Let’s talk about your journey into studying about and wearing hanbok.
“I stumbled across others on YouTube living their daily lives in historical wear, and I wondered what the Korean version of that was. So, I bought a used hanbok set and learned how to use a sewing machine. I copied the exact pattern off of the one I bought and also started with a few pieces from various modern hanbok outlets in Korea.”
Jeff uses traditional patterns and garment types that are traditionally layered with the proper accessories and silhouettes, but he makes them with Western fabric and execution due to availability, cost, and personal design preference. He purchases fabric from his connections in the garment district of NYC. For example, instead of sheer silk, he might use organza. His patterning is not the same as those that are more traditional to Korea, but his designs are inspired by the Joseon Dynasty era. He finds modern inspiration that sometimes has nothing to do with Korea, but then looks at that through the lens of hanbok, such as a Sherlock Holmes look he completed a few months ago.
You are someone who really appreciates the details of hanbok. What are your favorite details or components about traditional wear that impress you most?
“The sheer genius of how they do not waste fabric is what fascinates me. Traditionally, a bolt of fabric would be much thinner, so the patterns are based on how wide that bolt is. Everything [in hanbok] is long rectangles; the front is one long rectangle and the second is stilted at an angle. My sleeves are giant rectangles and curves are sewn into it. Traditionally, they wouldn’t cut any fabric. If a sleeve got dirty, they would flip it inside out and use the non-sun-dyed side. Historical stitching is hand done, and so [it is] light and non-permanent. If it’s a nice silk, they’ll undo that, clean it, and stitch it back up. If the sleeves of a garment are too tattered to be worn, maybe they cut them off, and refashion it into a vest. That is a common thing for men’s robes. The scraps can make their way down to being baby diapers.
In terms of textile use, and the Korean process of that, the garments are also so free (moveable). The pants are drawstrings so they can grow and be comfortable with the body, like when we eat a big meal. The seven layers were made to not feel like any pressure on the person. For women’s wear, the empire waist is often thought to not be flattering by Western perception, but the Korean historical silhouette is beautiful regardless of one’s accurate body shape. We are essentially crafting body silhouettes from the garmenture, rather than being self conscious about what our body actually looks like.”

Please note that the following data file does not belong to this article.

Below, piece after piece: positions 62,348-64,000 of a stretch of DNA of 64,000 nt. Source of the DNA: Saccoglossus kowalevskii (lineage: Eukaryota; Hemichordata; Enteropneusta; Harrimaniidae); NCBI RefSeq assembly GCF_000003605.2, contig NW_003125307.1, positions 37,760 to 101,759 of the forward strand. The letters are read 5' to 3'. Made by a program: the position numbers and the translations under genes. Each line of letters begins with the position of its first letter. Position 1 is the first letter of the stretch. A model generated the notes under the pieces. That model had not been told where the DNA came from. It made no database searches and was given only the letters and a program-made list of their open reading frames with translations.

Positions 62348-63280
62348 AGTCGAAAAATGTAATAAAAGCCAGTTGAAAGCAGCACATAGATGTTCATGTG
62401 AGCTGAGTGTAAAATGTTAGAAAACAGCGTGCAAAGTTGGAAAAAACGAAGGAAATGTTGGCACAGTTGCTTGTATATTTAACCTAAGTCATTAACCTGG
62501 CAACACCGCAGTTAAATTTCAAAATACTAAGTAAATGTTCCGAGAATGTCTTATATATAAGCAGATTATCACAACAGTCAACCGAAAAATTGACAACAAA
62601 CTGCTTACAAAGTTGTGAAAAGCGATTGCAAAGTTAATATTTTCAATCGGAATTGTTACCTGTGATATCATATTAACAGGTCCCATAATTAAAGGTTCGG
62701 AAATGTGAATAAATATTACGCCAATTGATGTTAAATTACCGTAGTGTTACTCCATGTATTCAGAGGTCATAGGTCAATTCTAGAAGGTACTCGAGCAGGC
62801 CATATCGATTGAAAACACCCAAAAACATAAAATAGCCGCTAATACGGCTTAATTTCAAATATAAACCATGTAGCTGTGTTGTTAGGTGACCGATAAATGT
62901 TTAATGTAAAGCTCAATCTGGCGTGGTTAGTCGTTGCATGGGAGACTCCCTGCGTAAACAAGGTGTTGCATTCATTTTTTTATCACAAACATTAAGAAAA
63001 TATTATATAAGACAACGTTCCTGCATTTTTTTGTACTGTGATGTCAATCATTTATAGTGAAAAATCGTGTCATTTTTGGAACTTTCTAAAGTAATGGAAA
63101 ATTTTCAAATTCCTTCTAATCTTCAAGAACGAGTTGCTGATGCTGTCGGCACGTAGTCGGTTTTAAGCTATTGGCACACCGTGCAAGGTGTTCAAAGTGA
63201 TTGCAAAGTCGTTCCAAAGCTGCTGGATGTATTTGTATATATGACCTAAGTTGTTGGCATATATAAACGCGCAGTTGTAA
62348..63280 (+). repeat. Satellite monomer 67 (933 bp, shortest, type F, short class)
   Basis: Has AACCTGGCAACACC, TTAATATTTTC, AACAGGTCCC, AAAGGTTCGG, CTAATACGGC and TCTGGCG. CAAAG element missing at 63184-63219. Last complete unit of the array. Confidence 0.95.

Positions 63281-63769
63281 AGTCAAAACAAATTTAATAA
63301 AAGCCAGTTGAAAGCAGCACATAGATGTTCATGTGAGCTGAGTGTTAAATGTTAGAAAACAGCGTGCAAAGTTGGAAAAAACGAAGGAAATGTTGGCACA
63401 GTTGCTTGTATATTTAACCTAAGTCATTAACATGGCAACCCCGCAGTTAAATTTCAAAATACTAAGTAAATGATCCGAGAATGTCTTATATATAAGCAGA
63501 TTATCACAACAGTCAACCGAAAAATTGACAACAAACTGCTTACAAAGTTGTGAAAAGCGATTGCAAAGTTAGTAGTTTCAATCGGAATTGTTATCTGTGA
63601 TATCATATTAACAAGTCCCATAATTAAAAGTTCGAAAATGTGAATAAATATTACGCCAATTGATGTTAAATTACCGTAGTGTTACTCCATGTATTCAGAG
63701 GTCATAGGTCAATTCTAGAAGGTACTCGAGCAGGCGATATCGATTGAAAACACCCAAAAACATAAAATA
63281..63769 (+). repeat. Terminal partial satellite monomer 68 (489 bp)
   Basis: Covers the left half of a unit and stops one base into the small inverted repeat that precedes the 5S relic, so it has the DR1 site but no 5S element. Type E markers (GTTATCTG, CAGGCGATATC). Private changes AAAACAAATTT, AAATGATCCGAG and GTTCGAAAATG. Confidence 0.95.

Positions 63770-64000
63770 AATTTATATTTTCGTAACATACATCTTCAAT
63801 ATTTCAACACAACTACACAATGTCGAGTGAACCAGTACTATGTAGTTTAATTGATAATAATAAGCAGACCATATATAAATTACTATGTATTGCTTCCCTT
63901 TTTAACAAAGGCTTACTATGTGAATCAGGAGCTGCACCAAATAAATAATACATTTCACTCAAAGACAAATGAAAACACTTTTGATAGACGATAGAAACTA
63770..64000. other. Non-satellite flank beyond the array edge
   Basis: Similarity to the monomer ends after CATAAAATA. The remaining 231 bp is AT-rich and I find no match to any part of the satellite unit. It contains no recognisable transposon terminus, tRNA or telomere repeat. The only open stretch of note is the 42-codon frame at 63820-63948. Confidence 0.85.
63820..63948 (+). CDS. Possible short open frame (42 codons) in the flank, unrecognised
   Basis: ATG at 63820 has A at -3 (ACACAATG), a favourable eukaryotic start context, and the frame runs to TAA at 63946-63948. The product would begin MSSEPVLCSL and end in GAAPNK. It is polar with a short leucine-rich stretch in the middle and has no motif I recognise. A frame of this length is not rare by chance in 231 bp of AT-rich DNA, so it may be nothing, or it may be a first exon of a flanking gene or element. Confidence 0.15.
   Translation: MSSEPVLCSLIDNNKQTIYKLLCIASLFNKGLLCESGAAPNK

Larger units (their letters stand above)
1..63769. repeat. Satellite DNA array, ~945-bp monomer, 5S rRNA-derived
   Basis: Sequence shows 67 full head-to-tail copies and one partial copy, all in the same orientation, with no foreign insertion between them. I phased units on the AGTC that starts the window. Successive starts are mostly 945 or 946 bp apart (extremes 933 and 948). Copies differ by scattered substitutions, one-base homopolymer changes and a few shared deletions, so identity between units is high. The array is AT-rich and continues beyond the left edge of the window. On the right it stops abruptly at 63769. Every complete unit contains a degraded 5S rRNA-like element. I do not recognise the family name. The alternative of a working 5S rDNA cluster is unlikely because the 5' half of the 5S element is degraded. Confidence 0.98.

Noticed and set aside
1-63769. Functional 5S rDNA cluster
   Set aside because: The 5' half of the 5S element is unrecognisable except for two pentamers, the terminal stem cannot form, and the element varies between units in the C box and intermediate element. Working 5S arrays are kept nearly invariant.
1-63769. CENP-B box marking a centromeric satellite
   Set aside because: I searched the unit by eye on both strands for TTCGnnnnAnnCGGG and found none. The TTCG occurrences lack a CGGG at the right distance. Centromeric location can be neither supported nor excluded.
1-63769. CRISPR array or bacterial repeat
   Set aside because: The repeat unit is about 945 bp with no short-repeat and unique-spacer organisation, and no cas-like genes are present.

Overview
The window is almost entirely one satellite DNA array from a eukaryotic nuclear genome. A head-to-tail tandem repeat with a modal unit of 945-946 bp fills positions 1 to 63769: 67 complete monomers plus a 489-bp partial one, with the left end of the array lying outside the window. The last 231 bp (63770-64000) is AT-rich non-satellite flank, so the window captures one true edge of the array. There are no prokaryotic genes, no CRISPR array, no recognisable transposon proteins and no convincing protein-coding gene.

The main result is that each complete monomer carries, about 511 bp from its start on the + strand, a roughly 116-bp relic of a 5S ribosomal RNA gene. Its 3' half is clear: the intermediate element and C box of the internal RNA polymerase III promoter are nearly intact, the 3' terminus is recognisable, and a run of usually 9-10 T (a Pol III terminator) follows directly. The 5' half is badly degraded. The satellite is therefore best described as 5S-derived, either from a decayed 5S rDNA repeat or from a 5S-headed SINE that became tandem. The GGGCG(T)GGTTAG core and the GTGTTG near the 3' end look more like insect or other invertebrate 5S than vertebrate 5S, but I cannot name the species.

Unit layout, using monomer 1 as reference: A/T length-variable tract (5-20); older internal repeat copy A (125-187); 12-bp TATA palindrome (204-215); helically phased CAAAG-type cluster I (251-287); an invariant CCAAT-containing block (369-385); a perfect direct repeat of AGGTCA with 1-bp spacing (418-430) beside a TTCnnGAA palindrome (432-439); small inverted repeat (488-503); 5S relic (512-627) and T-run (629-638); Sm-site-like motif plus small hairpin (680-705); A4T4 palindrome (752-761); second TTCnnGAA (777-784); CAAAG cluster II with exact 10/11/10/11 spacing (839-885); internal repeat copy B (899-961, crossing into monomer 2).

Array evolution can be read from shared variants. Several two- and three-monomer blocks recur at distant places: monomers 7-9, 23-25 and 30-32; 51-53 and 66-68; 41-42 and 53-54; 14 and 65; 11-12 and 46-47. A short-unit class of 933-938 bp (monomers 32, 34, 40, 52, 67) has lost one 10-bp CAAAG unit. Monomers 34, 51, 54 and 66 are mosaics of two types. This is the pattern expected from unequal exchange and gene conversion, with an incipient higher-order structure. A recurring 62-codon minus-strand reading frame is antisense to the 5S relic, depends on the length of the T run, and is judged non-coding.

Are there any other exciting, upcoming projects that you are excited about?
“With the return of 'Game of Thrones: House of the Dragon,' and the almost complete lack of East Asian representation in that show, I love the idea of a Targaryen hanbok. Leather, fur, and heavy embroidery. I also think [I’ll work on] a more simplified black linen with white peek-out underskirt (based on Chanel inspiration) to wear over my louder outfits while I’m in transit.”
Is there any advice you would give from your own experiences (you’ve mentioned identity in music communities, connection with Korea through everyday hanbok, etc.) that might help others to begin embracing culture, heritage, or identity?
“We are universally visually inspired people, so [use] whatever means you have. In my case, I searched for ‘Hanbok Fashion’ or ‘Asian Modern Style’ on Instagram. I also think visibility is helpful, universally in itself. To look more, to see yourself more…to be inspired. You won’t know you need or want it until you see it being done.
Maybe it’s reading a book on history or tradition. Learning more, taking peeks into where you come from. It may ground you and enhance what is already inside. One question can take you somewhere even further. Be curious, I guess. Universally, we can all tap into that curiosity of where we come from. In my case, it’s Korean, but really, [we can do that] from any background.”
A few years ago, Jeff purchased a Leesle brand modern hanbok jacket and paired it with jeans, thinking it was scandalous and new. Now, he is unabashedly afraid to embrace fully-inspired Korean hanbok wear as a part of his daily life.